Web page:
Link to post
Share on other sites

3bLqBmM.jpg

Does the bridge simply plug into the psu itself then to trick it into turning on?

Would I then run the black cable with the ability to connect to the psu and a sata out of the psu?

And then attach that to the adapter that has a sata end and a three pin connector?

Which then connects to the cable powering the pump reservoir?  

And then I can turn on the psu switch until it needs more coolant in the reservoir and I then power off and fill more in and then power back on again?

Share this post


Link to post
Share on other sites

Looks like maybe I still plug in the power cable that would run from the psu to the motherboard, but rather than connecting to the motherboard, I use the 24 pin bridging plug on the end, which tricks the psu into thinking it's plugged into the motherboard?

Also, yeah...how I'm going to access the reservoir/pump to fill it.  Going to have to think on that as you can see in the picture with the completed loop.  Hmmm.

May need to remove the 2 gpu's, which is going to be a huge pain in the ass.

Wonder if I could just unscrew the reservoir/pump from the bottom of the case and rotate it around to fill the loop.  Then after the loop is filled, I can just rotate it back around and screw it back into the bottom of the case.

Share this post


Link to post
Share on other sites

Wrenching the fittings down isn't a good idea if you are unfamiliar with the concept of "finger tighten." There have been a lot of damaged blocks that can be traced back to an over-tightened fitting.

Yes. You will need to pull the res-pump out to fill. I'd attach a spare barb fitting and a length of clear hose to the top to fill. You can temporarily cap it with a pen.

Share this post


Link to post
Share on other sites
11 hours ago, Porknz said:

 

Looks like maybe I still plug in the power cable that would run from the psu to the motherboard, but rather than connecting to the motherboard, I use the 24 pin bridging plug on the end, which tricks the psu into thinking it's plugged into the motherboard?

Also, yeah...how I'm going to access the reservoir/pump to fill it.  Going to have to think on that as you can see in the picture with the completed loop.  Hmmm.

May need to remove the 2 gpu's, which is going to be a huge pain in the ass.

Wonder if I could just unscrew the reservoir/pump from the bottom of the case and rotate it around to fill the loop.  Then after the loop is filled, I can just rotate it back around and screw it back into the bottom of the case.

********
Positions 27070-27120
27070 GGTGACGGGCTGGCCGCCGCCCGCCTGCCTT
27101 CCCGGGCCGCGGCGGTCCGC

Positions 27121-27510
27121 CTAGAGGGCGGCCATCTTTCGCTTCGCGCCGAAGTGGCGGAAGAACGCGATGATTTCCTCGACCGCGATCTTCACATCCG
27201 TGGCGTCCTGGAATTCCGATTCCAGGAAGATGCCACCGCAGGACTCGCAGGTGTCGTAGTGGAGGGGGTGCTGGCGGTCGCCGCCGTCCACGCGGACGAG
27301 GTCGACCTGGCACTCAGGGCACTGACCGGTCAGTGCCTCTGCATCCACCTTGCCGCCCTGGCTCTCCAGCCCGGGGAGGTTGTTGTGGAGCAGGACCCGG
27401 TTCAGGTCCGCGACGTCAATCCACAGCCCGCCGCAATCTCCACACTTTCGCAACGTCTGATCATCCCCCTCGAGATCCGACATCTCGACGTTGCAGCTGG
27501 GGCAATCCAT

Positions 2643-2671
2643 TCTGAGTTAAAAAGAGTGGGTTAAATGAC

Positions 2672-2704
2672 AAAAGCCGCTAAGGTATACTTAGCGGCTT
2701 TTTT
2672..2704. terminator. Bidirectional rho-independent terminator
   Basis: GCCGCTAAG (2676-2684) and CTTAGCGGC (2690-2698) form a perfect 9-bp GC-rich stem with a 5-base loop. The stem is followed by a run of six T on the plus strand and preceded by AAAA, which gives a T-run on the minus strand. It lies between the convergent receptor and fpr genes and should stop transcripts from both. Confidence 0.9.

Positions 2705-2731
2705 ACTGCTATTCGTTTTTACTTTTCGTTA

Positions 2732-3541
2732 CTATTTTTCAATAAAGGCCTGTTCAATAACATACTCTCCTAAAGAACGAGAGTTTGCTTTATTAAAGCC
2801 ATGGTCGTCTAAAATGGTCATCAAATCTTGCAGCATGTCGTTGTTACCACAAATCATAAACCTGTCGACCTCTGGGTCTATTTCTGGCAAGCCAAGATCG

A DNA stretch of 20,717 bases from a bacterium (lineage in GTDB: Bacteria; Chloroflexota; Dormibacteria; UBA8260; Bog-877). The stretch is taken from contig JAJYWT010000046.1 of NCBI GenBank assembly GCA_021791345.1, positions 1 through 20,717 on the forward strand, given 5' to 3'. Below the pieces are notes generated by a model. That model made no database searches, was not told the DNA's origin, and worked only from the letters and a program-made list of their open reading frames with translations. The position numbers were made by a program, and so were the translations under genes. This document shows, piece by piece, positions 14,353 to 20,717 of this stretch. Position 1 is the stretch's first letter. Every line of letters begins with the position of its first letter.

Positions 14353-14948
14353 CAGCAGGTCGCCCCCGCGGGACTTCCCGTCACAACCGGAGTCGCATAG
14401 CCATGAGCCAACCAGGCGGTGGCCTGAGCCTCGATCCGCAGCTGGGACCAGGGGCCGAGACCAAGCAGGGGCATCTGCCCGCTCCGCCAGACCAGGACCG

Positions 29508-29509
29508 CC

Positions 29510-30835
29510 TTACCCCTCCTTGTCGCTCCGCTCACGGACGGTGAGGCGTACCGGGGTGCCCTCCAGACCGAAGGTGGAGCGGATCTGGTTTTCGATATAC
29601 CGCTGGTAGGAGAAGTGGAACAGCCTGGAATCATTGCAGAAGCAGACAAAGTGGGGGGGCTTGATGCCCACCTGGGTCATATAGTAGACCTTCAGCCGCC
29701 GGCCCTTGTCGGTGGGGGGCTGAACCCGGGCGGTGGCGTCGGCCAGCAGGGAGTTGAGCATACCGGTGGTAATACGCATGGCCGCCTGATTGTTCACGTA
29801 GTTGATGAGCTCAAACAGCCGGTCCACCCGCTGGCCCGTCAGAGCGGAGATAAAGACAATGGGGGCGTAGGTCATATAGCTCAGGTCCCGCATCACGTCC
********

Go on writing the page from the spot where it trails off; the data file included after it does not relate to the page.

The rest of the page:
Yup yup!  Personally, I'd pull the GPUs(or at least the bottom one so you can manipulate the pump/res), undo the pump/res, and lay the case on it's side(mb looking up).  That way you could set your pump/res above everything and it would be a cinch to fill. 

 

BTW, damn that's a tight fit!

Share this post


Link to post
Share on other sites
3 hours ago, Cheapskate said:

Wrenching the fittings down isn't a good idea if you are unfamiliar with the concept of "finger tighten." There have been a lot of damaged blocks that can be traced back to an over-tightened fitting.

I try to finger tighten plus a 1/8th or so.  Force of habit.  I did have a cracked acrylic res top once and was never sure if it was from the tapping or me tightening.  Acrylic is so damned fragile.

Share this post


Link to post
Share on other sites

SO much to learn with your first loop!  I just really can't say that enough.  I suppose it was the same with my first build too.

I don't think I overtightened with the wrench.  With the way they are made it's hard to tighten them in by hand with the sharp grooves.  I noticed I was unscrewing the top piece and the bottom piece was coming out as well instead of them separating from each other.  The little extra with the Allen seemed to fix that.  Tightened the outer one by hand as best I could.  Another one of those feel things you pick up I suppose.  Figuring how to get the tube on the barb one side at a time rather than straight on is one of my biggest tips to other first timers so far.  Just an accidental feel for tubing thing.

I'll have to see what kind of flex I have with the tubing when I unscrew the reservoir from the bottom of the case.  Thinking I may be able to rotate it to the left and get it clear.  Also GREAT idea about setting the case on it's side to fill the loop!  (Again if the tubing allows.). Maybe a dumb question, and I know I'll need to run the pump to try to bleed the system a bit no matter what, but it seems like if the reservoir is above everything, I should be able to fill a lot in just with gravity right?

I'll have to see about pulling the gpu's.  I suppose that is much easier when the reservoir is moved too.

Really shallow case.  As with most lian li cases, it's unique.  Taller than normal and shallower than normal.  Won't fit modern gpu's.  Almost like a typical mid tower flipped 90 degrees.  Although, I did have to mod the case just to fit the 360 rad in too, so maybe it isn't even that tall either?  But if it were rotated 90 degrees more like a typical mid tower shape, I'd have the rad at the top instead of the front I suppose.